The Playbook For The Modern Man

Qantas’ Repatriation Flights Prove Why It’s So Useful To Have ‘Accountable’ Airlines

“Having an airline that sells itself as being accountable to Australia is great in a time of crisis.”

Qantas just tossed a lifeline to Australians stuck overseas. The carrier today announced new flights from the UK and the US to Australia. Qantas has also found a way to potentially enable expats to bring their pets.

The new flights will be from Los Angeles and London to Melbourne. This differs from previous repatriation flights, earlier on in the pandemic, which flew from LA to Brisbane.


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Brisbane, however, does not have the facilities to quarantine pets, which forced Australians planning to fly home in this time of crisis to leave their pets in the US or else not to return to Australia.

Australia’s border rules state that cats and dogs must arrive directly into Melbourne Airport and be quarantined at Mickleham, near Melbourne.

According to the SBS, “The Australian government has requested owners of pets planning to fly back to Australia on one of the new Melbourne flights to contact Qantas and their chosen pet carriers to check on animal transportation.”

As for the US flights: “Qantas’ new limited Los Angeles to Melbourne flights are scheduled for May 16, 23 and 30 and June 6,” (SBS).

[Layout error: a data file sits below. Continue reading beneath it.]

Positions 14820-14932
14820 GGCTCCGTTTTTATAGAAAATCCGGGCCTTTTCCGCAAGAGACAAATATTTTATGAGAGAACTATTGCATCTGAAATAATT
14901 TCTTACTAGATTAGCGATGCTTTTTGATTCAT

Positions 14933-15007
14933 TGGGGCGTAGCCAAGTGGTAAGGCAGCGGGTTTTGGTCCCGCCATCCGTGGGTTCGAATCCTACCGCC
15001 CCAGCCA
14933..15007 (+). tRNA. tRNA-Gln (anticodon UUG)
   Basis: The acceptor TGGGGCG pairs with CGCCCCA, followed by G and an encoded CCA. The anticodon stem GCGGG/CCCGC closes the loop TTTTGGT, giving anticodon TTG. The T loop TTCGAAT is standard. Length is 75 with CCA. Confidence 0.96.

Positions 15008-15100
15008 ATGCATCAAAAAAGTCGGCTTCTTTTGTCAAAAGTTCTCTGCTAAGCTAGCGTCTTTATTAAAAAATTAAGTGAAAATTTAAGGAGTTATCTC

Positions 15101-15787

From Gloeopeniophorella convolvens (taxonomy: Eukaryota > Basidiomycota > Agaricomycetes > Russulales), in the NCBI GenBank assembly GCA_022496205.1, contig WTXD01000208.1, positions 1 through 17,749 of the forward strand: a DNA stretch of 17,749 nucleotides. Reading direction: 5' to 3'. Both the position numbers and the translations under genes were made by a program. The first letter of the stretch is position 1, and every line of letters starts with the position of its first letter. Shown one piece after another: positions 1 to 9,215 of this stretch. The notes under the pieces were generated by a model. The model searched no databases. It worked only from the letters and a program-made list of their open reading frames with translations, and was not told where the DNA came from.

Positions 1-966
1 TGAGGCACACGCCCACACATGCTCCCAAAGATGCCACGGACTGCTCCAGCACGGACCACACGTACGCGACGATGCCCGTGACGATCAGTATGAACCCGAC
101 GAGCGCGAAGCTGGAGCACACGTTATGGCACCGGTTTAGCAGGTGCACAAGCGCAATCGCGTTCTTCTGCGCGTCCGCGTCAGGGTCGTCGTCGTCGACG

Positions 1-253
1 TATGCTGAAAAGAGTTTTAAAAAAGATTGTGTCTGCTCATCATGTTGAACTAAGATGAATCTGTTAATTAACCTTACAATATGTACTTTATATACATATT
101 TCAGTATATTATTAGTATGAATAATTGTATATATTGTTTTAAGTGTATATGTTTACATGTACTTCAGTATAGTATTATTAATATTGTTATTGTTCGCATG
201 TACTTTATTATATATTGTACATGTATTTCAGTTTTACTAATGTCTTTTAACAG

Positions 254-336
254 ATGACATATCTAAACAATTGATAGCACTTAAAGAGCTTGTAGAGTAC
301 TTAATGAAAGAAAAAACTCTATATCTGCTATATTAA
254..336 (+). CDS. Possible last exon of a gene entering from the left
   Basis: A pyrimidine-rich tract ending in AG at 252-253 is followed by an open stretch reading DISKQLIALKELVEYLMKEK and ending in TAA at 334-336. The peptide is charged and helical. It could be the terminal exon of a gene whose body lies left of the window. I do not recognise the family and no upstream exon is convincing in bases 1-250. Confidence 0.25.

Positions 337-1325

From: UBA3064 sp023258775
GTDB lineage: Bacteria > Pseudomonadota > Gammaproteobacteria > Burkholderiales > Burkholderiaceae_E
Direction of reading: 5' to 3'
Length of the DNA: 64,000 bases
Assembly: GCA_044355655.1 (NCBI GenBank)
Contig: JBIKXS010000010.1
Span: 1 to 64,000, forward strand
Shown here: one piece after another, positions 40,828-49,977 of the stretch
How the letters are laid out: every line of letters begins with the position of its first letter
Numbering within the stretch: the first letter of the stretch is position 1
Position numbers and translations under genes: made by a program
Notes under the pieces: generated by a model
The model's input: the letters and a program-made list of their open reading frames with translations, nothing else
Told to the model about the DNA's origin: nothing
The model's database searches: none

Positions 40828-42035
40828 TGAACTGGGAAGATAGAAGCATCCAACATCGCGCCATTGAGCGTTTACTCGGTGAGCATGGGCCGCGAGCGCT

This adds to United Airlines’ flights, which are currently flying daily from San Francisco to Sydney.

The new Qantas London-Melbourne flights will take place on May 13, 15, 20, 22, 27, 29 and June 3 and 5.

This comes in a context where airlines’ international flight schedules have been decimated, and their domestic ones slashed.

While Qantas CEO Alan Joyce is optimistic we will soon see a travel uptick (and a loosening of restrictions) domestically, he remains doubtful international travel will return to normal any time soon.

Qantas’ repatriation efforts also prove how important it is to have an airline with Aussie DNA in the skies.

While Qantas has one of the best PR teams in the business, and – as you would expect – makes the most of its positive actions, the fact remains that having an airline that sells itself as being accountable to Australia is great in a time of crisis.


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While repatriation efforts would still exist in a Qantas-free world, one questions whether other carriers would go to the same lengths to help expats’ furry friends get home too.

As the Virgin Australia take-over unfolds, with everyone from China Southern Airlines, Singapore Airlines, Bain Capital, BGH Capital, Wesfarmers and The Macquarie Group tipped to be interested, it’s certainly something to consider.

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